Penn’s Community Health Worker program yields $2.47 for every $1 invested annually by Medicaid

Every dollar spent on patients receiving support from Penn Medicine’s community health worker (CHW) program resulted in an annual return on investment of $2.47 annually by Medicaid, according to a new study published in Health Affairs. The savings are generated by reducing hospitalizations.

rendering of many stethoscopes along a trail of heart monitoring illustrations

Developed at Penn, Individualized Management for Patient-CenteredTargets (IMPaCT) addresses unmet social needs such as housing and food insecurity and transportation needs in underserved populations with the goal of improving health. The evidence-based program hires and trains trusted neighborhood residents to become CHWs who carry out culturally appropriate outreach activities, social support, patient advocacy, and health system navigation.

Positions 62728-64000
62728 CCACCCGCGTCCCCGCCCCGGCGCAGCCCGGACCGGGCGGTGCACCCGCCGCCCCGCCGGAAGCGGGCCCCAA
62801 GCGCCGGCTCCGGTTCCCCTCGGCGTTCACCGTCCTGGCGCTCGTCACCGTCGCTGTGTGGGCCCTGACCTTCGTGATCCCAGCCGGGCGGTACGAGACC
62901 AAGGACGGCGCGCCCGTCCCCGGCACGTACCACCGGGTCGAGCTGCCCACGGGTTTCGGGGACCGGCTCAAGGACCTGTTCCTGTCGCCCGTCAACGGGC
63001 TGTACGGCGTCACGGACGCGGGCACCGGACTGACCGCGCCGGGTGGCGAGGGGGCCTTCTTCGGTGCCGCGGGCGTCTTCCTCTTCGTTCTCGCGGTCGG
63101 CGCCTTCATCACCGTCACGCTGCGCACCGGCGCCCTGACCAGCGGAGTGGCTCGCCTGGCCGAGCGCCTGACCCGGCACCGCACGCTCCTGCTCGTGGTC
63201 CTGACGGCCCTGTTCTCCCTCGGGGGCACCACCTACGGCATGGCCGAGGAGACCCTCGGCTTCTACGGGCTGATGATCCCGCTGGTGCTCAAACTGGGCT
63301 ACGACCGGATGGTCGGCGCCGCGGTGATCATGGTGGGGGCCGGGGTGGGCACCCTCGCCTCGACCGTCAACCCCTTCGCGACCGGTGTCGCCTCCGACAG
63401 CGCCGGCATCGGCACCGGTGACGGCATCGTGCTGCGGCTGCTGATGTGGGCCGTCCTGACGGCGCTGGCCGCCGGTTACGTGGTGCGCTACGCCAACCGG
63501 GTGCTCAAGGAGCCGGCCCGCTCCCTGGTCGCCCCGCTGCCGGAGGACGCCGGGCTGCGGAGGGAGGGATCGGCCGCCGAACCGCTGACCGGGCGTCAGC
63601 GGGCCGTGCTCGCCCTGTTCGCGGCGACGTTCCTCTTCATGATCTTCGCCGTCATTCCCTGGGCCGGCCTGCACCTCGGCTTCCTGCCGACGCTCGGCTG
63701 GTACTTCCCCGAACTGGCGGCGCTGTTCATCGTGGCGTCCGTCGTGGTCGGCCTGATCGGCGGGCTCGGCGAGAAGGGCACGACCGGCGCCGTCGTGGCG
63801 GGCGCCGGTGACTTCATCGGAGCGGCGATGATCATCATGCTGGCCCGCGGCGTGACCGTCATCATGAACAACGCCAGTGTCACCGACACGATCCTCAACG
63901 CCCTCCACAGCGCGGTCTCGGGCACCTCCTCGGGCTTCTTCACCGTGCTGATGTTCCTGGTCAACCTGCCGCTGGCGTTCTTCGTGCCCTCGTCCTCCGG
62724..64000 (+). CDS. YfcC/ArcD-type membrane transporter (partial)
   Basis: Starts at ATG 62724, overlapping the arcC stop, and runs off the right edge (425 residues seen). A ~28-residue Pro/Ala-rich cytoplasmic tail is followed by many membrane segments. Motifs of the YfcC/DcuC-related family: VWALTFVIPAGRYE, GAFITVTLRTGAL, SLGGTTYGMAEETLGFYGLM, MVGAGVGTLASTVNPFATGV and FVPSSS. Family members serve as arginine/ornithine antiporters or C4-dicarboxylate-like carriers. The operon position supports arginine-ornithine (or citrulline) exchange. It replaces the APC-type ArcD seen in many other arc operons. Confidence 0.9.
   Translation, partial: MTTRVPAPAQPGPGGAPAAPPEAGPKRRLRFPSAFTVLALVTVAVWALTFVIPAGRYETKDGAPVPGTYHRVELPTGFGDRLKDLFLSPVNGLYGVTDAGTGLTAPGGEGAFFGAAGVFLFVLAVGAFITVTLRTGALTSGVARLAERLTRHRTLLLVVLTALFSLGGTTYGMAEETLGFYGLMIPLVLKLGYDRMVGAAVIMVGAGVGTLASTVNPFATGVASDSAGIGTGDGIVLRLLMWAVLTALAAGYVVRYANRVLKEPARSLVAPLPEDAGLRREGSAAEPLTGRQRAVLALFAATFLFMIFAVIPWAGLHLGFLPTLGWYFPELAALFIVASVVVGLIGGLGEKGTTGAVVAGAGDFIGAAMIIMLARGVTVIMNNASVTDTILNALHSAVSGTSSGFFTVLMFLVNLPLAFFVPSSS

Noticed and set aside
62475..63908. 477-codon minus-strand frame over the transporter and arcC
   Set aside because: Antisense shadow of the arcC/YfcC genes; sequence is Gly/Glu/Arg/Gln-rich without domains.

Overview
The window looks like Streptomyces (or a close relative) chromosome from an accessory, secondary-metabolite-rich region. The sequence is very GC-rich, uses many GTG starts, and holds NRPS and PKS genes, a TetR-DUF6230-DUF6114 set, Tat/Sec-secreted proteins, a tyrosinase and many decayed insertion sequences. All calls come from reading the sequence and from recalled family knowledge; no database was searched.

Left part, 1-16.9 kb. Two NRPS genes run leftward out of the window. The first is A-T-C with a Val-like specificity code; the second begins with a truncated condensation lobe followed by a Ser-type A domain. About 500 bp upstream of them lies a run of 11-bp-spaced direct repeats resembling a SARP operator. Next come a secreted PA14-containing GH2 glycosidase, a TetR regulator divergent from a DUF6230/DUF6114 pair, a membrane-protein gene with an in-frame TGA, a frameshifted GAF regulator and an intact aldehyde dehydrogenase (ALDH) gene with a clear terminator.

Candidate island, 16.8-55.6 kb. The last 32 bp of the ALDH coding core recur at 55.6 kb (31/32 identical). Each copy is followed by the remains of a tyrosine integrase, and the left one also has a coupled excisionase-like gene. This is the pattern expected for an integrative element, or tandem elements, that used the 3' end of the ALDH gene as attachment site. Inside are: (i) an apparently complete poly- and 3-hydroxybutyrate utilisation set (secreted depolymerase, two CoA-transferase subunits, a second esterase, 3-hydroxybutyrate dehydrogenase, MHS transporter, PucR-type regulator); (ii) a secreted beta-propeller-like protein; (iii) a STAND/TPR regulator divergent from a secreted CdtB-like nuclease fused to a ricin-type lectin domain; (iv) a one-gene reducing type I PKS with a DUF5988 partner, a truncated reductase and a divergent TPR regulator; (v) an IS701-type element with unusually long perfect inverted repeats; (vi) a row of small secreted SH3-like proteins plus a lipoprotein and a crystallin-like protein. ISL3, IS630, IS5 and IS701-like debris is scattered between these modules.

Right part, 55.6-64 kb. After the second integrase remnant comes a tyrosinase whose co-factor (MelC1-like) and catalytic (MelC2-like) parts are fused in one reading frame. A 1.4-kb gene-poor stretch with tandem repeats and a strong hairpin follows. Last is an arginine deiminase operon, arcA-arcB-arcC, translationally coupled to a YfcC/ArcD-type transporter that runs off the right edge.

“Within a Medicaid population, we now know that investing in our communities with this type of robust and personalized social support not only adds meaningful health value but also meaningful financial value,” says senior author Shreya Kangovi, founding executive director of the Penn Center for Community Health Workers and developer of the IMPaCT program. “These results paint a more realistic picture of the return on investment from a community health worker program that past studies haven’t accurately shown.”

Read more at Penn Medicine News.